JACKSON HEIGHTS, Queens — Unconventional candidates can be key to many elections, as evidenced by the electoral victory of President Donald Trump, who, of course, is originally from Queens.
Another candidate from Queens, however, who describes himself as intensely anti-Trump, is nonetheless unconventional -- very much so.
He actually won't be old enough to vote until just a few months before the primary election for the state senate seat for which he's officially running.
"Because I am so young," said Tahseen Chowdhury in an interview, "I have no special interests."
Chowdhury, 17, is the president of the student union, or student council, of the highly selective public school, Stuyvesant High, in Manhattan. He also serves on the city's education advisory panel.
Chowdhury lives in East Elmhurst, Queens. It's a part of State Senate District 13, which also covers Jackson Heights, Corona, Elmhurst, and parts of Astoria and Woodside. The teenage candidate hopes to represent the district in the state senate, against incumbent Jose Peralta.
"He caucuses with Republicans," Chowdhury said about Peralta, "but presents himself as a Democrat, and I found that really problematic."
Peralta is a member of the Independent Democratic Conference, or IDC, a group of state senators who collaborate with GOP senators. Some voters appreciate the IDC's willingness to work across the aisle. Chowdhury does not.
For his part, Sen. Peralta, as well as his office staff, were not able to respond to this story on Monday due to the Martin Luther King, Jr. holiday.
At the ballot box, however, Peralta could end up in a high-profile rivalry. It's possible that he could get Governor Andrew Cuomo's support in exchange for Peralta leaving the IDC, and caucusing exclusively with fellow Democrats. A third candidate for the seat, Jessica Ramos, is a former De Blasio Administration official, who's fully expected to win the endorsement of the mayor. He is, of course, a rival of Gov. Cuomo. That intra-party tension could ultimately benefit the very young newcomer.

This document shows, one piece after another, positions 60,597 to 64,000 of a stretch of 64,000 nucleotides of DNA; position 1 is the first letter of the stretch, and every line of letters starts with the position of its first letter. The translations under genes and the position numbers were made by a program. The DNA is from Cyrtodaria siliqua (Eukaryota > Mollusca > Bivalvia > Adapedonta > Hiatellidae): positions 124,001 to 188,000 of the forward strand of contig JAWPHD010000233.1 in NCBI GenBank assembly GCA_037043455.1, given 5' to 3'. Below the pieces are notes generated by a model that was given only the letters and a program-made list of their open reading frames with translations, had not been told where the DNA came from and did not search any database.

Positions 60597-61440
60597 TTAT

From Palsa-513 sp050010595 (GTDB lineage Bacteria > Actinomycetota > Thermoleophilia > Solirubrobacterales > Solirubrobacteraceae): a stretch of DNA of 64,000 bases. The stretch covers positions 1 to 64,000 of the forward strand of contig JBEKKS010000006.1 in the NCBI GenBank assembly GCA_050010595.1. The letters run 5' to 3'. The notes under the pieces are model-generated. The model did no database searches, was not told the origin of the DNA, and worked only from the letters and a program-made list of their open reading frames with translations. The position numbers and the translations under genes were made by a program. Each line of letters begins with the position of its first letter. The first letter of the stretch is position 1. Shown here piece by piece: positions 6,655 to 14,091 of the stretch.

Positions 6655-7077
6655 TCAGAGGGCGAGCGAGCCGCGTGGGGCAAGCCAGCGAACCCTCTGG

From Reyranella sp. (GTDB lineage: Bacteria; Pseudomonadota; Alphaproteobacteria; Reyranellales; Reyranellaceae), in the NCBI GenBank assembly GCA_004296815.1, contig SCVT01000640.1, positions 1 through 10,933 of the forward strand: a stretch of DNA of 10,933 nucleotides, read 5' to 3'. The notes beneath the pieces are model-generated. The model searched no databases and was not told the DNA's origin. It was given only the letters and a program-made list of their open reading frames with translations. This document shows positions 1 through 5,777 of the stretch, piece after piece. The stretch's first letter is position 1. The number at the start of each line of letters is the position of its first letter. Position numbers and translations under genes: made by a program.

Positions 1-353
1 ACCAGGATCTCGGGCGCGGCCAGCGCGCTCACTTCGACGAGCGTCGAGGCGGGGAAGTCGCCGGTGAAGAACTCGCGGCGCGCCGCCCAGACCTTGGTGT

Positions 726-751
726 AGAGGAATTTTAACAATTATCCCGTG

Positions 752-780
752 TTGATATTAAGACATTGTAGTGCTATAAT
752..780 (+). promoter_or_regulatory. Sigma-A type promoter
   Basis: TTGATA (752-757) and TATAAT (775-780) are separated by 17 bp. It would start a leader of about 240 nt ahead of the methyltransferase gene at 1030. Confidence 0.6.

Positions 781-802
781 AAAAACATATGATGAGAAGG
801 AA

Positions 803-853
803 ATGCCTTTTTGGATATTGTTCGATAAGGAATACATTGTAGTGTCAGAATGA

"The fact that I'm a teenager is very key," Chowdhury said. "I have no interest in advocating for anyone other than my community."
He built his own campaign website, which his volunteer staff of 20 people help to run. They also help in fundraising, which they do online in a hyper-targeted manner.
With an eye toward winning, and then serving, Chowdhury has applied exclusively to New York City colleges for next year. He's asked the schools to allow him take every spring semester off, if he's accepted, in order to be in Albany when the senate is in session, from January through June of each year.
Chowdhury said that he's setting up his schedule in a way that allows him to be home, where and when he's most needed.
"I've spent my entire life here," he told PIX11 News. "So I know this community in and out, and am very dedicated to it."
He will turn 18 this summer. The primary election in the very heavily Democratic district is scheduled for September 11th. The general election will be on November 6th. New York requires all members of the state legislature to be at least 18 years of age.